Jane B (knally) wrote,
Jane B

Maltese Book

I have to admit I'm not that fond of Facebook, because it's so cluttered. I find it's like trying to have a conversation with somebody when you're both standing on different sides of Piccadilly Circus! All my updates are written on my livejournal and just get piped across, but I do log on a few times a month to tidy things up and check how my friends are going on. One of the applications I did add is a 'Currently Reading' sidebar, and updating that reminded me that I've meant to write about a book I read earlier this year, after returning from Malta.

I saw this when I was in Malta, but didn't pick up a copy then since it was published in the 1960s and I thought there might have been a better recounting in the 50 odd years since. However when I was back in England I hunted around and there isn't anything more recent, and having read it I think it would be hard to improve on this account.

The author, as a naval officer, visited the island during the Second World War and so had some idea of what it was like during wartime. He used as one of his sources an eyewitness account by a Spanish soldier at the siege - Francisco Balbi da Correggio, which he later translated for publication. (Most of the sources available are not in English since the English branch of the Catholic Order of St John had been broken up by Henry VIII and so did not take part in the siege, except for one or two individuals.)

Malta was at that time the base of the Knights of St John, who had moved on from their origins as Knights Hospitallers who provided and defended hospitals for crusaders and pilgrims, to becoming religious pirates. Soleyman the First, Sultan of Turkey, who had already driven the Knights from their previous base in Rhodes, decided to remove the threat of the Knights and at the same time gain the stronghold of Malta. Malta has great harbours and if you look at a map of the Mediterranean you can see it's in a very strategic situation, placed between Europe and Africa, and the east and west ends of the inland sea. He sent a large fleet and army (probably at least 3 times the number of the defenders) who landed and launched an attack in May 1565. They were defeated and withdrew in early September.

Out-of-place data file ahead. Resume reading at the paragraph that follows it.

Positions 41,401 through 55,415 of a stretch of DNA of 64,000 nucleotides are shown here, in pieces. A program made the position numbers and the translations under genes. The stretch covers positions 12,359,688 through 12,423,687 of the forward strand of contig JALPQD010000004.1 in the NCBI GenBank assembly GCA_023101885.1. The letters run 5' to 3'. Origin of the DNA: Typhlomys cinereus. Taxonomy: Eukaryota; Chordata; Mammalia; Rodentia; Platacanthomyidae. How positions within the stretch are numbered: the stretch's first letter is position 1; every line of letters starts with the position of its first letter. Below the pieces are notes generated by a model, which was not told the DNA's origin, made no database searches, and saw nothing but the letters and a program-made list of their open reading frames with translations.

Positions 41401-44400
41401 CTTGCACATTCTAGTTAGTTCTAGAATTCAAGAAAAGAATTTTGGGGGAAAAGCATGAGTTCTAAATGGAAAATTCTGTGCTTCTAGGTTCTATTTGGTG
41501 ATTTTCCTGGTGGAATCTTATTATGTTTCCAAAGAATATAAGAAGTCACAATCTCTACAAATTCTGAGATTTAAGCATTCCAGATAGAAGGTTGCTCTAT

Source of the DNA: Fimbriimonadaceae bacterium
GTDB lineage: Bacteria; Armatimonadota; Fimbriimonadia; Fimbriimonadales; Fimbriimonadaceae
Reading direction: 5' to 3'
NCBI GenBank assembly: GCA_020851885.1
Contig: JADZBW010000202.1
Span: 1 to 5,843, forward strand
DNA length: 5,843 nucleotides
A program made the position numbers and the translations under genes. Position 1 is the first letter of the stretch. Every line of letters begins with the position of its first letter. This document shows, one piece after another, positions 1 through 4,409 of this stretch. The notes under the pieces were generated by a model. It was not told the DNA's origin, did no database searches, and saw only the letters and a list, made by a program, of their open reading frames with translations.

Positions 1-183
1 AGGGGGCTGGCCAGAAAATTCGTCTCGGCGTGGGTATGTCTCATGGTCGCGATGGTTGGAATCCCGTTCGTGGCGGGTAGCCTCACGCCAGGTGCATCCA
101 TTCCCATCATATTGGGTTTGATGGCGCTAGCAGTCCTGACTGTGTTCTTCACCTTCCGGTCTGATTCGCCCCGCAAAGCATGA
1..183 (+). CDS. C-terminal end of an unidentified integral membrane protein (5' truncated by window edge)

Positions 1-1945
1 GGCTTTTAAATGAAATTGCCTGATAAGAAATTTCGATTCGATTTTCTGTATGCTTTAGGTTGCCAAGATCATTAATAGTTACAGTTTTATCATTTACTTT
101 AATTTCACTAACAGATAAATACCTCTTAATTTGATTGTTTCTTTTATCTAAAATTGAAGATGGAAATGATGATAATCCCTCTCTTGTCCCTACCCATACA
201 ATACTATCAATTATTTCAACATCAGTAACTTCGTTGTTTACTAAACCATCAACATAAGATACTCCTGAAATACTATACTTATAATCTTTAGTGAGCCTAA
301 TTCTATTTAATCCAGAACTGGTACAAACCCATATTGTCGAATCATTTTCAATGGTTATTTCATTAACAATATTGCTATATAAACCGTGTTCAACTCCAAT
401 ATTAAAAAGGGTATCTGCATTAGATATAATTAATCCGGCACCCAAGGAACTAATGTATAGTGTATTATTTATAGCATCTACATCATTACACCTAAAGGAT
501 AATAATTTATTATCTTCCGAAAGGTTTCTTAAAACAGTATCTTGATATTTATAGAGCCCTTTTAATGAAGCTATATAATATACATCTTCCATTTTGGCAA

What is so excellent about this book, is that with simple prose and two sketched maps, the entire procession and locations of the campaign are comprehensively described, so it's possible to follow and grasp all the ebbs and flows of the battles. His style, though simple can also be very expressive. When he describes the Knights' cavalry attack on the Turkish camp, while the main Turkish force was attacking elsewhere, he says: " In the first charge they overwhelmed the sentries. Then the cavalry were among the tents occupied only by the sick, the wounded, and the few slaves who tended them." He could have just written "sick and wounded" but by using the repetitive definite article and mentioning the slaves he makes the subsequent massacre even more real. Although both sides were as brutal as the age accepted as normal, the Christians appear more ruthless - in addition to the above slaughter, they killed prisoners, and drove Moslem slaves to build fortifications under bombardment by their own side. The Maltese population who were the main bulk of the defending forces, had perhaps some excuse for ruthlessness, since they were frequently raided by corsairs, and it had only been 15 years since almost the entire population of nearby Gozo, some 5000 people, had been taken by slavers led by the Moslem corsair Dragut, who was now one of the commanders of the attack.

The Turkish had their own practical cruelty. Soon after they landed they captured a Knight and a Novice of the order, and questioned them. "Chevalier de la Rivière and his companion Faraone had cried out under torture that the weakest point in the defences was the post of Castile." When contemplating arguments for the usefulness of torture (particularly the 24 hour theory) it's worth noting that the post of Castile was actually the strongest point, and the Turkish assault had several hundred casualties.

As in all the Wars of Religion, both sides were convinced of the supremacy of their faith and willing to commit what would otherwise be seen as crimes to support it. In an example of irony, the author notes, "On the lips of the Maltese was also the word 'Alla', for in their language the Christian God was called the same."

Although not so well known nowadays, it was a crucial battle in the history of the Mediterranean and perhaps the world, and the book itself gives not only a vivid account of the siege, but a clear portrayal of the horrors of war.

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